Week 2 of the Premier League will be remembered as one where the wheels came off at Arsenal, and the two Manchester clubs laid down markers for the season.
Firstly, lets start with the bad news at the Emirates. Arsenal lost 2-0 at home to a cohesive Liverpool side, admittedly it took the needless sending off of Frimpong (two in two for Arsenal on that front) and the introduction of Luis Suarez to inject something into the rain-soaked affair. Suarez's intervention led to Aaron Ramsey putting through his own net, though a clearance ricocheting off his chest over the stranded Sczezeny can be construed as unlucky, and then Suarez tapped in the sealer in injury time.
Before that Arsenal looked limp in attack - devoid of creation and impetus. The encouraging aspect was that Frimpong was the best player before his dismissal, but the constant ill discipline (81 players sent off in the Wenger era) coupled with absentism through injury of vital players such as Wilshere, means that Arsenal have started the season with no continuity and no formula for success. Along with the uncomfortable saga of Samir Nasri's move to Man.City and you have an anguished Wenger on the sidelines cluthcing at straws putting a team together as best he can.
And all this before a vital Champions League play-off game on Wednesday night in Italy against Udinese, where Arsenal hold a tentative one-nil lead - though Udinese showed enough combative effort to make sure that the second leg will not be easy. Arsenal may well score, but the lack of Wilshere travelling means Wenger may force City's bluff and play Nasri rendering him cup-tied for the season in that competition.
Man.City kept up there 100% record beating Bolton 3-2 at the Reebok thanks to goals from David Silva, Gareth Barry and Edin Dzeko.
Silva was inspirational, whilst Agureo looked a little off the pace in his first start - later to be substituted by Tevez in a like for like situation. Dzeko led the front well and relishes the prospect of having two people behind him feeding balls to him, and he took the third goal well.
However, it is in defence where the questions will be asked. Kompany and Lescott could not handle the imposing presence of Kevin Davies, who scored Bolton's second with a header simply by outjumping Lescott.
If Mancini, has the belief that they can outscore every team then they probably are capable but teams will ask more questions of their defence than Bolton did, and last year's incarnation of City would probably have dropped points.
As for Man.Utd, they joined their neighbours and Wolves as the only teams who are perfect. United continued their impressive PL record at home against Spurs, not losing at home to them since 1989 when Gary Lineker scored a winner. Gazza did not cry until 1990, now he cries all the time, thats how long ago Spurs last won at Old Trafford.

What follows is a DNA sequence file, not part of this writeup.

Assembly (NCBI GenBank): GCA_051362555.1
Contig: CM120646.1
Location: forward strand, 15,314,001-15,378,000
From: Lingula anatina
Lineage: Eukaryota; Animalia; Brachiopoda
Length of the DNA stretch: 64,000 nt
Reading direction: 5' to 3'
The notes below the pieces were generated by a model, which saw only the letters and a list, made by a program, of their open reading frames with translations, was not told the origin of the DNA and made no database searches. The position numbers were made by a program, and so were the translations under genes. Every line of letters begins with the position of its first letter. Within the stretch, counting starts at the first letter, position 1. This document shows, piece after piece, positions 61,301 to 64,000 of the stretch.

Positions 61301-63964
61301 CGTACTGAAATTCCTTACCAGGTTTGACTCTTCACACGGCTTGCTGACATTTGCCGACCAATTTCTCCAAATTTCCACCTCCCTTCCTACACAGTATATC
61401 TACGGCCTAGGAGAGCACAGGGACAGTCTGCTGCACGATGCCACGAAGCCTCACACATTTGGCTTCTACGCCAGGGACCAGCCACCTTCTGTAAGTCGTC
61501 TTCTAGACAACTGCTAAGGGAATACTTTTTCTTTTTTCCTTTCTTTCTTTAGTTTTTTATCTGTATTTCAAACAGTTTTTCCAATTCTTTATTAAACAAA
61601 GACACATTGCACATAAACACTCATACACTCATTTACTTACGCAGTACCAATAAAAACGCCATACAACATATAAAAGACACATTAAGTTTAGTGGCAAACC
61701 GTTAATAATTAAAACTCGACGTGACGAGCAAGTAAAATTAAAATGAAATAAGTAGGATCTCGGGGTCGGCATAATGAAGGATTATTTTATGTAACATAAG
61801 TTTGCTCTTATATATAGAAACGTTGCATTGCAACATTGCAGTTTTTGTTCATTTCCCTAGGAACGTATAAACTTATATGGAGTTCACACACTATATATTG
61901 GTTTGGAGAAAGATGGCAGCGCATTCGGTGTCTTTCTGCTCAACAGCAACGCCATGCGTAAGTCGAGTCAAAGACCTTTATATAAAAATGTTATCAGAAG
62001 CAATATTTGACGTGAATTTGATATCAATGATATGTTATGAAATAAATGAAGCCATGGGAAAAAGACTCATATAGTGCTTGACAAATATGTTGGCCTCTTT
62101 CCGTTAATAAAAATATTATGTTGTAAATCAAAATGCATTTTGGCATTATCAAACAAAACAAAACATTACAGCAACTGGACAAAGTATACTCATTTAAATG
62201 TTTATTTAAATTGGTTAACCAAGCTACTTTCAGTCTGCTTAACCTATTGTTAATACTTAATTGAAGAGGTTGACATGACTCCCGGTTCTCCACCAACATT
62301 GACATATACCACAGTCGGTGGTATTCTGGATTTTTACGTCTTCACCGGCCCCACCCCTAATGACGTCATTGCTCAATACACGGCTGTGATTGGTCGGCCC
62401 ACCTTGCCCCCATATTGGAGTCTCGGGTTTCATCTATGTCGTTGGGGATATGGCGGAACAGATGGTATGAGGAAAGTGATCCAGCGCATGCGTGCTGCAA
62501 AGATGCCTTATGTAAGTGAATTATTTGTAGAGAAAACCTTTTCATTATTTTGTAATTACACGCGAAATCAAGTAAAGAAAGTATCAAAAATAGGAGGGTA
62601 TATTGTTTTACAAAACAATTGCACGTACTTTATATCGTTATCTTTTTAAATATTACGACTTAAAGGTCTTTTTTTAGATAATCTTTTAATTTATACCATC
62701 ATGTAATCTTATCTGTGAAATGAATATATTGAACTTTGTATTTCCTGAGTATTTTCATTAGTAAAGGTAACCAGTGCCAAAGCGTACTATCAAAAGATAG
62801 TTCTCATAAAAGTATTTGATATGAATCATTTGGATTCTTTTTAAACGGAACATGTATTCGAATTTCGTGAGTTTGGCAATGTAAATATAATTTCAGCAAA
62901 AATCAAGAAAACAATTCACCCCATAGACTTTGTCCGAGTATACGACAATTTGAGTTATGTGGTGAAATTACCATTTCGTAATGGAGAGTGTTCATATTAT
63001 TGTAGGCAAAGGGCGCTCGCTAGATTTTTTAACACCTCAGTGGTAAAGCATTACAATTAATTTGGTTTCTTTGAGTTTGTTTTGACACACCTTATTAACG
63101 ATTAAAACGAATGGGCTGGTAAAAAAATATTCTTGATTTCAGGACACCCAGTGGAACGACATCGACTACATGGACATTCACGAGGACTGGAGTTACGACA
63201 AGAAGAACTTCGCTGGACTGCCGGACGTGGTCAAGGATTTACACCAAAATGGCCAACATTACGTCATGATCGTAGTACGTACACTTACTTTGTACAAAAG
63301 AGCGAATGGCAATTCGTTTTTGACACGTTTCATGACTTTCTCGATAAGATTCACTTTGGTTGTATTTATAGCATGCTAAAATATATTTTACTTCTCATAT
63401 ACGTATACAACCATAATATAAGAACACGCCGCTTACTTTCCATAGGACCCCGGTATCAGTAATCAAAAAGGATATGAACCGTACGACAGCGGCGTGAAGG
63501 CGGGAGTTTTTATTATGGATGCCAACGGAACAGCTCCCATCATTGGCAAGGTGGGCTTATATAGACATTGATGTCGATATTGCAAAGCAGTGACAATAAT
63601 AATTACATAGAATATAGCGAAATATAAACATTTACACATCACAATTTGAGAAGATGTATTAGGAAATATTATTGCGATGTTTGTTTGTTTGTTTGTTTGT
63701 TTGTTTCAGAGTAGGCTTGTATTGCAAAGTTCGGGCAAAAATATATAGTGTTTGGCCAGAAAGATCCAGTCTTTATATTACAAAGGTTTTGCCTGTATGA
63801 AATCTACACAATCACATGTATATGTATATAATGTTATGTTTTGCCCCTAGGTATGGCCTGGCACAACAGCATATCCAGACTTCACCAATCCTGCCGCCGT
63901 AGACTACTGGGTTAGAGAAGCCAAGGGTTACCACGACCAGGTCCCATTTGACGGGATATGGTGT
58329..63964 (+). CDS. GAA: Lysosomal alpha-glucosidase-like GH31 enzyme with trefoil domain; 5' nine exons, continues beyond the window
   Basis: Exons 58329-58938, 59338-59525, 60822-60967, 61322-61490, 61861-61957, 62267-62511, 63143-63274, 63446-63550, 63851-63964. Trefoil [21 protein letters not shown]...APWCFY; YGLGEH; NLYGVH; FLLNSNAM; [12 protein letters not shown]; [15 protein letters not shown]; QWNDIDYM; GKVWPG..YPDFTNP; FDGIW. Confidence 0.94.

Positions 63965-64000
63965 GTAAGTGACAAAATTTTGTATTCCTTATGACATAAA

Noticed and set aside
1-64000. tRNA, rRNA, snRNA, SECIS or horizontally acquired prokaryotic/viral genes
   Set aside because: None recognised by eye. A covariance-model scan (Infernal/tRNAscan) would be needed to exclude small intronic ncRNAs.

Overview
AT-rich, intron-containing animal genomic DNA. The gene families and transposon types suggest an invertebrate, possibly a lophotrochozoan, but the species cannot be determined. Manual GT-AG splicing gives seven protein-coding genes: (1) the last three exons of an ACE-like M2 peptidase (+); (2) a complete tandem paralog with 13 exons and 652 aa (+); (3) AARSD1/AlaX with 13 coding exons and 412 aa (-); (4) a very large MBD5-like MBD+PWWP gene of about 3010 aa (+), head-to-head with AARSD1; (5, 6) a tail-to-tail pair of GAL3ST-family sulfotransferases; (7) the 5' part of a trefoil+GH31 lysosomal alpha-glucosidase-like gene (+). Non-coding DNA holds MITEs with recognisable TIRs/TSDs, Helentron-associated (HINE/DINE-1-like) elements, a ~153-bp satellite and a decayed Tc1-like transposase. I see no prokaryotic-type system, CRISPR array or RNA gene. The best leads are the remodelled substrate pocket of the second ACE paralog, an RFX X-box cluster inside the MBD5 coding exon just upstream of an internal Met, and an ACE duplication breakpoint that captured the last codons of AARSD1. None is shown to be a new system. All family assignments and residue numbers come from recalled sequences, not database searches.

Spurs, playing there first league game of the season, following the postponement of their home game to Everton following the civil unrest in the area looked a bit of the pace by the end of the game, but for an hour more than held their own against the Champions. Good in possession, creating chances and with Van der Vaart employing a shoot on sight policy against the ropey David de Gea, Tottenham looked good for a point. Until the hour mark when a cross from the ever stable Tom Cleverley was met by the head of Danny Welbeck who again started with Rooney.
After that, the wind fell out of Tottenham and the fight left them and United with the lead and the superiority and a typical boisterous crowd roaring them on, had the wind in their sails. And it was scary at how good United looked, the last half hour was a passage of irresistible passing and movement, never more apparent than the second goal when Welbeck in a one-two with scorer, Anderson, backheeled to the Brazilian who had an easy task of scoring past Brad Friedel, who was impressive in goal on his Spurs' debut and was blameless for any of the goals.
Jermain Defoe hit the post on 88 minutes, and that might have made it interesting but the introduction of a trifecta subs of Hernandez, Park and youngster Giggs meant United could keep possession of the ball and Giggs duly teed up Rooney for the third with a well-placed header.
City may be going to plan at the moment, but United worryingly look a better side at this stage with a stronger squad this season compared to last year's Champions League finalists. With Vidic and Ferdinand injured, Phil Jones and Jonny Evans did an admirable job and maintained a clean sheet, no matter how many times De Gea fumbled the ball - Cleverley is growing slowly in stature, Ashley Young is offering something different on the wing and Welbeck's loan spell at Sunderland has paid dividends as he looks stronger and hungry to impress up front this season. And Fergie has Chicarito and Berbatov available on the bench, and he could still add to the squad with nine days left of the transfer window.
United were my prediction for the title and so far (apart from that worrying keeper) they remain the favourites in that degree.